That a child’s socioeconomic context also predicted advanced levels of learning was in line with previous findings of a socio-economic gradient for academic achievement (Considine and Zappala, 2002). Specifically, Considine and Zappala (2002) found that school performance was predicted by a range of social factors (e.g., unexplained school absences, child gender) and economic factors (e.g., parental education, housing). Indeed, a meta-analysis of more than 100,000 students indicated a moderate to strong SES effect on academic achievement (Sirin, 2005). It is thus unsurprising that age and SES were strong predictors of whether or not a child was an advanced learner in the current study, over and above the variability accounted for by cognitive and behavioral indices. The lack of national curriculum in Australia, which is instead governed by an Early Years Learning Framework, suggests this is not merely a proxy for high-quality preschool provision or curricula. Indeed, there was little clustering of advanced learners within centers. Among the 25 participating centers, one center had four persistently advanced learners (of nine participating children at that center), one center had three advanced learners (out of nine children), two centers had two advanced learners (out of 15 children), and seven centers had one advanced learner (out of 60 children).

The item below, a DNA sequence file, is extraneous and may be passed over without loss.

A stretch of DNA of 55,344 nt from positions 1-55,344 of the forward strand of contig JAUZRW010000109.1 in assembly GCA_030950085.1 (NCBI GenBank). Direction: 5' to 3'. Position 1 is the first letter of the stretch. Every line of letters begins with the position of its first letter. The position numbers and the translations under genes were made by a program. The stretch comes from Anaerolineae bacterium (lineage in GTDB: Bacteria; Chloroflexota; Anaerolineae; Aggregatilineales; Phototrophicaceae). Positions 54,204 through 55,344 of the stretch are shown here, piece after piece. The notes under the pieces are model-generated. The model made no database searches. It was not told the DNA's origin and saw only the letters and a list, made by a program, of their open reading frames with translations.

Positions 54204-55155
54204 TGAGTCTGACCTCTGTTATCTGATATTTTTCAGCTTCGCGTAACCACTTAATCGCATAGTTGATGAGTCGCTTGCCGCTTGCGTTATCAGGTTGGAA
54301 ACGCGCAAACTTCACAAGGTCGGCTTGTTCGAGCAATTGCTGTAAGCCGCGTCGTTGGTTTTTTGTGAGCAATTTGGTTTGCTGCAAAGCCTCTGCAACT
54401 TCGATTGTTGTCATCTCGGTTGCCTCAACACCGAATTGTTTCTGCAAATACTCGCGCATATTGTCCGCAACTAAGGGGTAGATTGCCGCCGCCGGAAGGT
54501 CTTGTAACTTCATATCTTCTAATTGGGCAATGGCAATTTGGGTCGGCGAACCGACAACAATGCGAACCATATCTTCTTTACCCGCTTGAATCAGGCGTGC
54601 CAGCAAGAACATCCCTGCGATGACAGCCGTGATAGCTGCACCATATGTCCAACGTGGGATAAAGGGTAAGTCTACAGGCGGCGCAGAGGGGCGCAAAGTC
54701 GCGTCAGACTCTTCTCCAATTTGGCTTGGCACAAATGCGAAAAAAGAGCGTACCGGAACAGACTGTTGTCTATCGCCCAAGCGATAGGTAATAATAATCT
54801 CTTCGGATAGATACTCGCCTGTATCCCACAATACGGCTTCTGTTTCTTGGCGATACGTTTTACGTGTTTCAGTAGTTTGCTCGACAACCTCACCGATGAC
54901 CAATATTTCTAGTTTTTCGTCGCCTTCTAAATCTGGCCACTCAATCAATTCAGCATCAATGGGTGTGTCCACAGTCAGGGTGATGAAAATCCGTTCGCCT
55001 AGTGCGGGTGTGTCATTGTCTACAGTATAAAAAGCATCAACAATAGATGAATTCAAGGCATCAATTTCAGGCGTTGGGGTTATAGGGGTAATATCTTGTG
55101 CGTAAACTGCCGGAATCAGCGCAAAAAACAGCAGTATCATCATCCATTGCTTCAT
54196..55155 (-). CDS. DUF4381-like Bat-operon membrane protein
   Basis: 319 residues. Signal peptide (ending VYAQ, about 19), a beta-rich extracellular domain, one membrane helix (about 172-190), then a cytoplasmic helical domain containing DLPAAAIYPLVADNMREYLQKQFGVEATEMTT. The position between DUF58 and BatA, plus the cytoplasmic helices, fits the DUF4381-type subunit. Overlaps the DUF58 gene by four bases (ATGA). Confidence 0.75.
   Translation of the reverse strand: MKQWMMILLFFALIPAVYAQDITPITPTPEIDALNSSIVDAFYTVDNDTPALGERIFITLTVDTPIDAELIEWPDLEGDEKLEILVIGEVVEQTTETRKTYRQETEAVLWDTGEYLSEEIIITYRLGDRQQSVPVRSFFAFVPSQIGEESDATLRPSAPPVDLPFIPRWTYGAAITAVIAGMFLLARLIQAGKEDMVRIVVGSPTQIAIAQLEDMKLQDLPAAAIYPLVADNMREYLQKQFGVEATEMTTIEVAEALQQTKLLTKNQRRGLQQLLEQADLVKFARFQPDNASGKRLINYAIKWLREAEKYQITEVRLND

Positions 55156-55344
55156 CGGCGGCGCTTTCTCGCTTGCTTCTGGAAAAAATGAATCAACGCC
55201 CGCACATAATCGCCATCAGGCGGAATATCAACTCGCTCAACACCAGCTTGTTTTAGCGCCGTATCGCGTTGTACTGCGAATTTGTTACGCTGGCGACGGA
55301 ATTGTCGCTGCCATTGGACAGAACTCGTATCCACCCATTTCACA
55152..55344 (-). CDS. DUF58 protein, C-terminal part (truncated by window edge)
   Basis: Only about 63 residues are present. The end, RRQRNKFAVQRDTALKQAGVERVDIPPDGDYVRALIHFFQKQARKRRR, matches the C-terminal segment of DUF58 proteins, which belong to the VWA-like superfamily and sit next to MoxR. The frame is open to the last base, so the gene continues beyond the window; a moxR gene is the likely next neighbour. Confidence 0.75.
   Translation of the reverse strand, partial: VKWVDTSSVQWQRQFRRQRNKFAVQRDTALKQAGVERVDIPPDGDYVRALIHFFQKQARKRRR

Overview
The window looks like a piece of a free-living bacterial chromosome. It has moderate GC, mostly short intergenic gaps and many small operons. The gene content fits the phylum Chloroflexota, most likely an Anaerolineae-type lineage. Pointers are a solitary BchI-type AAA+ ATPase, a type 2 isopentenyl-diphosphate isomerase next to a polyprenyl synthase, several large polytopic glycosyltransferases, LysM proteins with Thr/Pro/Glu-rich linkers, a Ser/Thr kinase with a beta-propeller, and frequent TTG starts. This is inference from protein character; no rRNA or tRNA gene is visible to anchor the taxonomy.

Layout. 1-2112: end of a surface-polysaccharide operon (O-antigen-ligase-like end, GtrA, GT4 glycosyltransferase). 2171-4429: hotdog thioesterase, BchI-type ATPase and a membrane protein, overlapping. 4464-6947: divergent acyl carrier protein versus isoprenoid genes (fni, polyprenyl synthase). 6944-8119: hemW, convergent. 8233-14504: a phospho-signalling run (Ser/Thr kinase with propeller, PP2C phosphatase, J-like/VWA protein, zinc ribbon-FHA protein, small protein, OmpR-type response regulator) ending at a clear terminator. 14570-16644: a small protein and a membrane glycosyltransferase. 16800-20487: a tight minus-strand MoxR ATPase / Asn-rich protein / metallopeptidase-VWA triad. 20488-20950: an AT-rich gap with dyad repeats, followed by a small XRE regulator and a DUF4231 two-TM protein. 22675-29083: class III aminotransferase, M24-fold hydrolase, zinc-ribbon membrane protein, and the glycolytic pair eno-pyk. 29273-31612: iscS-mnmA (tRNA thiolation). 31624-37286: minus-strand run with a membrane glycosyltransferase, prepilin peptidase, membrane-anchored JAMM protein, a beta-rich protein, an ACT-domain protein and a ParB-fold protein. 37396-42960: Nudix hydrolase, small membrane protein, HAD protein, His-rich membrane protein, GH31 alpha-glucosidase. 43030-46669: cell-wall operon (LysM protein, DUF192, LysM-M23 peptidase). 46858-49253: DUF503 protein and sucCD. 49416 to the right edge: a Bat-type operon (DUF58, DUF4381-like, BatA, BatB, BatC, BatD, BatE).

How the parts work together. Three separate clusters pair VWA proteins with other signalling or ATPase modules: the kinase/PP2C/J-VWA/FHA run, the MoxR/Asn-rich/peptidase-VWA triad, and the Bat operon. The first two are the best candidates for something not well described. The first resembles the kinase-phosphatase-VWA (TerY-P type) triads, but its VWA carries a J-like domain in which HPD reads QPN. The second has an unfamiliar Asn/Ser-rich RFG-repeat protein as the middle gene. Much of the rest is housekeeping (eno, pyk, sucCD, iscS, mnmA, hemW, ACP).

There is also ample research suggesting an advantage in EFs – and especially working memory – amongst gifted learners (Johnson et al., 2003; Arffa, 2007; Howard et al., 2013). A study by Visu-Petra et al. (2011) highlighted the role of EFs across the spectrum of learners, such that individual differences in EF accounted for 50% of the variability in students’ academic performance (see also van den Bos et al., 2013; Shaul and Schwartz, 2014). However, the current results suggest that it may not be individual and isolated EF capacities per se, but rather their effective combination, mobilization and application in real-world contexts (e.g., paying and sustaining attention during learning experiences, cognitive engagement in learning tasks, ability to be self-directed) that are better predictors of advanced learning. While there is general consensus that EFs are involved in cognitive and behavioral self-regulation – such as using working memory resources to maintain goals in mind, inhibiting distractions, and flexibly deploying attention in service of one’s goals (as was the case for the HTKS task) – the two are not synonymous. In an educational context, for instance, failure to acquire new learning can result from never deciding to invest energy toward learning (goal setting), giving up early (motivation), having insufficient strategies to overcome barriers to learning (problem-solving strategies), or insufficient cognitive resources to concentrate on and work with targets of learning (capacity). Only the latter pertains to EFs, although self-regulatory failure can arise from a failure in any of these aspects. This does not contradict or diminish the role of EFs in learning, or as a characteristic advantage amongst advanced learners. Rather, it suggests that the EF advantage of advanced learners may more accurately be characterized as more effective combination, application, and integration of EFs within complex cognitive undertakings, in the presence of sufficient (high) EF capacity for the task at hand.